“They can be mixed with conventional fuels. Every single percentage point is helpful in this case. We need to launch appealing products in the market, set up the charging infrastructure, and offer sustainable sources of energy in all markets. Things will take longer in other parts of the world than they will in Europe, but we need to do both at the same time. You can ramp up e-mobility and still look after other regions. If you make e-fuels in parts of the world where sustainable energy is in free supply, then there is no argument against them.
“Strategically, we have a flexible stance, with a trio of drive technologies, including ICEs and hybrids in addition to all-electric models. We think e-fuels can play a useful complementary role – for the large number of existing cars and niche segments. E-fuels are equally suitable for planes and ships.
The automotive industry is in the very midst of a transformation and needs planning certainty. We therefore clearly appreciate the fact that the German government is now taking the appropriate steps— Porsche boss Oliver Blume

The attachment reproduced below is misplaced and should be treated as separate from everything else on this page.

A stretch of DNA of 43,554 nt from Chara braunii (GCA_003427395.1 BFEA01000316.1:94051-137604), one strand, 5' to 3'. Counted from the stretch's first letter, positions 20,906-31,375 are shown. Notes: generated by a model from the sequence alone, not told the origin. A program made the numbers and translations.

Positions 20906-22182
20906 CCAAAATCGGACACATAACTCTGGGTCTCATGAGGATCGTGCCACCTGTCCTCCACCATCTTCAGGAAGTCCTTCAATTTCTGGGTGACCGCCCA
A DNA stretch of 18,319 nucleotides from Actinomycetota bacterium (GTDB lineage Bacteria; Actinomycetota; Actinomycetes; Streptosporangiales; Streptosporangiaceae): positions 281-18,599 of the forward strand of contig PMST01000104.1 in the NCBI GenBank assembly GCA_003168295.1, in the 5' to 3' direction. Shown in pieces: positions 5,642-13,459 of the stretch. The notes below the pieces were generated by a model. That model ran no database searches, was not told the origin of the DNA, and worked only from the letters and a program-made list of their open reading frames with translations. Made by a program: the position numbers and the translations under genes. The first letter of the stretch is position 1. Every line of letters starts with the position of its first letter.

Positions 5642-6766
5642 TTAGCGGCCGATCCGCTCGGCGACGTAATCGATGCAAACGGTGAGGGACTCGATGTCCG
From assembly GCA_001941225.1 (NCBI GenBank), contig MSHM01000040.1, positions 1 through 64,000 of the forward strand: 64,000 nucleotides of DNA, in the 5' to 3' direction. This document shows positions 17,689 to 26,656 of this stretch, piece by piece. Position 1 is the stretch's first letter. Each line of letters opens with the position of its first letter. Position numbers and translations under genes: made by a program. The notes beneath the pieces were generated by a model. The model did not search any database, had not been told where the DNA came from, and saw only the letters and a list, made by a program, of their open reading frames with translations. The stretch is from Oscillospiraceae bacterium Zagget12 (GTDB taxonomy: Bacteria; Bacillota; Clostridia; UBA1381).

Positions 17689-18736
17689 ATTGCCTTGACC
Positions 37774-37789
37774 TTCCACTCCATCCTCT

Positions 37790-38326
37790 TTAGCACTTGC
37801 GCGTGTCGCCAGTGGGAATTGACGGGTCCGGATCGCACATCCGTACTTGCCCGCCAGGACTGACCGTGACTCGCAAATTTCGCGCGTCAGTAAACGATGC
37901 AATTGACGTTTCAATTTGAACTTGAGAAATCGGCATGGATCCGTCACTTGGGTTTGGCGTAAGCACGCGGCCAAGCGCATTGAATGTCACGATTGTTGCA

“The point is that the European Commission is to outline a possibility for e-fuels to be used in new vehicles with internal combustion engines – even after 2035. The automotive industry is in the very midst of a transformation and needs planning certainty. We therefore clearly appreciate the fact that the German government is now taking the appropriate steps. Together with partners, we have built an e-fuel pilot plant in Chile. Production has been running since December. This plant demonstrates that e-fuels can be produced on an industrial scale. For us, it’s a matter of conviction and pioneering spirit. Sustainability is a central pillar of our Porsche strategy – and an issue close to my heart and the hearts of our whole team.”
It’s thought that the EU’s decision to soften the post-2035 regulations to allow for e-fuels was based on heavy lobbying from both Germany and Italy, with Porsche and Ferrari figuring heavily in the political influence brought to bear.